Music I enjoy the most is collectively improvised music by musicians who create music as exploration with a disciplined disregard for tradition and boundaries. This exploration may be spiritual or otherwise, but there is commitment to exploration and improvisation and it is combined with technical mastery of an instrument to the point where the mastering has given way to the musician’s voice. Many of these musicians are described as being “free jazz” or “avante garde jazz” but there are many quality improvisational explorations out there to discover that incorporate musicians/compositions from jazz / rock / metal / dj/ punk / funk who are impressive. Wynton might not call it jazz, but it has that aspect of high-quality improvising that is at the core of jazz.
I state this on reflection of what I have found enjoyable and it sounds way too “stated” while really what I enjoy just gives me pleasure. Like anyone, my “likes” evolved based on what I’ve heard and are certainly biased by experiences. I still attempt to try to just listen with an open ear rather than pigeonhole music into categories (I can’t say I am always successful though). I do make an effort to search out new music. Still nothing better than discovering that new musician/music out there that is either new or been around for decades but I never heard it.
I also enjoy the “sound of surprise” that can be such a great part of improvisation. At many shows that I consider really good, I will laugh at some twist in the music. I reckon this evolved from my early days listening to Frank Zappa and the Mothers of Invention, Captain Beefheart and the Magic Band, and the Grateful Dead (maybe not laugh out loud at the Dead, but plenty to laugh at in a Dead show parking lot). As Captain Don van Vliet says: I enjoy “opaque melodies that would bug most people. Music from the other side of the fence.” Or as I’ve oft experienced with friends/family/roommates: “Room Clearing Music.”
I saw a couple shows in this genre in my teens and early 20s and was blown away but I really did not discover how to discover much of this type of music until I made a concerted effort in the 1990s to explore historical jazz genres (with the aid of a good jazz collection in the University of Texas Library) and then moved back to the Philly area in 1997. Surely there was free jazz in Philly in the early 80s when I lived in the area, but I didn’t discover it. And it was much less likely I would hear it live in SC, FL. or TX where I lived most of the late 80s, and 1990s.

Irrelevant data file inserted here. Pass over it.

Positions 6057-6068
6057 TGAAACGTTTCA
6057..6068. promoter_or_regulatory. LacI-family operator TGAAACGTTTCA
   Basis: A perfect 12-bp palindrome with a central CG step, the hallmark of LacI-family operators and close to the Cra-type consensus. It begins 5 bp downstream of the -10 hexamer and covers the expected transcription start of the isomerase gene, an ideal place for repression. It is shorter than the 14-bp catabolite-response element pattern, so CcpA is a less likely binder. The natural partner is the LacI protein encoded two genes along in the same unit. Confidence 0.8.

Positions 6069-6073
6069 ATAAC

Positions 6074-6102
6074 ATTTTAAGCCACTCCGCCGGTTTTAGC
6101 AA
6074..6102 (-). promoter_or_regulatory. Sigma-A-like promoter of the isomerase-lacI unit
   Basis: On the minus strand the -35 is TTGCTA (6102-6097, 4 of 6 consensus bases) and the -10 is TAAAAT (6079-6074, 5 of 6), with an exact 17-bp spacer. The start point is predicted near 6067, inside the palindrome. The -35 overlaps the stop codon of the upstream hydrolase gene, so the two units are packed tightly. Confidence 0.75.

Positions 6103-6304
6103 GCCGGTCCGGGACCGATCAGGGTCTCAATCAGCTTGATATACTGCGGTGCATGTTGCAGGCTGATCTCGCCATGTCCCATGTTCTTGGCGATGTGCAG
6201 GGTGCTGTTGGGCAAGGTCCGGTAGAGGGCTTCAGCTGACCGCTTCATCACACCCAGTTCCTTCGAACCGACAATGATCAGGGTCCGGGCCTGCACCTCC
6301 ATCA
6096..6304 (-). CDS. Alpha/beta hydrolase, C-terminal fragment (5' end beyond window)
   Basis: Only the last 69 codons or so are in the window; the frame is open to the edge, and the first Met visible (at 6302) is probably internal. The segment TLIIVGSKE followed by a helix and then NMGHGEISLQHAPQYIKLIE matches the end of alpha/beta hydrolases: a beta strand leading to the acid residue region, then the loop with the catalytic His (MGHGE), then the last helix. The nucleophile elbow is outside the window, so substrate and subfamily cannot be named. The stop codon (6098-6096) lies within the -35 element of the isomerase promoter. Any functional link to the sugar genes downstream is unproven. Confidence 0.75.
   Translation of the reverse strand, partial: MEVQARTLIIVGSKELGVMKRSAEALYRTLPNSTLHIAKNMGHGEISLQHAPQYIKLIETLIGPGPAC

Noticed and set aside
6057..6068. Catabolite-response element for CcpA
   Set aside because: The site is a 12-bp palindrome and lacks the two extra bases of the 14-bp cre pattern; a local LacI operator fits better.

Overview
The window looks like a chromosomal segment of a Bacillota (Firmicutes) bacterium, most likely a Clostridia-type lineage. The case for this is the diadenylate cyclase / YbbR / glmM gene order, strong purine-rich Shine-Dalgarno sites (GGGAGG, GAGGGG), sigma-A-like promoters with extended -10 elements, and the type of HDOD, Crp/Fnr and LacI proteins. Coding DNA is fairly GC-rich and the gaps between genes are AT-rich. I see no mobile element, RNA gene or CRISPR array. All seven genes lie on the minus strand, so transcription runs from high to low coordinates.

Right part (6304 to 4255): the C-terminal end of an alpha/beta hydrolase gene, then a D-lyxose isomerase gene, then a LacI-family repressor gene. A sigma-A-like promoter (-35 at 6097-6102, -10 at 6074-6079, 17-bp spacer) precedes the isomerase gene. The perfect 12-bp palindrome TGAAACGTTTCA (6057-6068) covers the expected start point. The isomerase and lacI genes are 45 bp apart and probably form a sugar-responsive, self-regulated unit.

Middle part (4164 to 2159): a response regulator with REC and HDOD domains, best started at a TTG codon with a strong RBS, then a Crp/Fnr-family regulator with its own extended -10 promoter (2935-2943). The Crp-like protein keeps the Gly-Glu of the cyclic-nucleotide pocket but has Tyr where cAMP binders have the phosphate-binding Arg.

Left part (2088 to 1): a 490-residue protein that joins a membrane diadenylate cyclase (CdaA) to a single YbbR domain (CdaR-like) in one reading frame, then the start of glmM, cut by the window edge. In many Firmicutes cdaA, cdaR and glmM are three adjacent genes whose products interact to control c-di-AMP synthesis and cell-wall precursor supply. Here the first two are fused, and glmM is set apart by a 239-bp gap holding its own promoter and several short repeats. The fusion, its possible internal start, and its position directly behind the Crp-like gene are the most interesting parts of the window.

I started exploring jazz in about 1980 and saw some classic fusion shows in the early 1980s, (e.g. Weather Report, Return to Forever, Jaco’s Word of Mouth Band) and went to Philly jazz festivals to explore new bands. In 1983, I saw Ronald Shannon Jackson & the DeCoding Society at Bryn Mawr College in Philly with Vernon Reid on guitar and Melvin Gibbs on bass. I was floored. I had yet to “discover” Ornette so really had no concept of the harmelodics being played. I saw Sun Ra and His Arkestra in 1984 and 1989, but those big band shows did not have the same impact on my ears as that 1983 show.
Not until 1999, 16 years later did I have the pleasure to hear some of this music live again. Br this time I had “discovered” Ornette and Coltrane and was searching for some good live jazz. It came in the form of a free show at Wiggins Park in Camden, NJ by Greg Osby, Jason Moran, & Nasheet Waits, The trio walked out fresh off a 1-month European tour, tuned up (?) a few seconds and dove into one wonderful continuous improvisation for the next hour. I recall standing up after the outdoor show saying excitedly that that was the best thing I’ve seen in over ten years. To my amazement, my mother and father enjoyed the show.
I caught a few good shows the next couple years but then the Philly scene went into overdrive with the startup of ars nova workshop in 2000 and shows at the Tritone (including weekly Calvin Weston gigs). Mark Christman of ars nova workshop has put on a phenomenal amount of quality shows featuring locals, New Yorkers, Chicagoans, Scandinavians , and... So many great shows:
Dave Burrell, William Parker and Rashied Ali (10/21/2002)
Khan Jamal and Matthew Shipp (4/7/2003)
Harold Smith, Joe McPhee, and Andrew Cyrille (3/24/2003)
Tyrone Hill, Elliot Levin, Marshall Allen + (3/3/3003)
Odean Pope Trio (3/3/2003)
Die Like a Dog Trio (Peter Brotzmann, Parker, Hamid Drake) (5/2/2003)
Full Blown Trio (Burrell, Parker, Cyrille) (11/2003)
Sonore (Brotzmann, Mats Gustafson, Ken Vandermark) (9/9/2004)
The Young Philadelphians (Marc Ribot, Jamaleeden Tacuma, Calvin Weston) (12/13/2004)
Peter Brotzmann Chicago Tentet – Holy FucKin shit! (5/17/2005)
Ye Ren (Gary Hassay, Parker, Toshi Makihara) (11/17/2005)
The Thing with Joe McPhee (11/25/2005)
Vandermark 5 (2/2/2006)
Khan Jamal conversing with Yahya Abdul Majid and Graham Moncur III (2/25/2006)
CINC (Lytton , Vandermark, Waschmann) (6/13/2006)
Trio BraamJoodeVatcher (6/13/2006)
Han Bennink and Peter Brotzmann – mind warping (10/8/2006)
Evan Parker and Ned Rothenberg (10/2006)
ICP Orchestra (Misha Mengelberg. Han Bennink and others) (3/26/2007)
Atomic – 2 stellar shows (2/6-7/2007)
The Thing (4/18/2007)
Mary Halvorsen, Peter Evans, and Weasal Walter (9/2008)
Ceramic Dog (9/2008)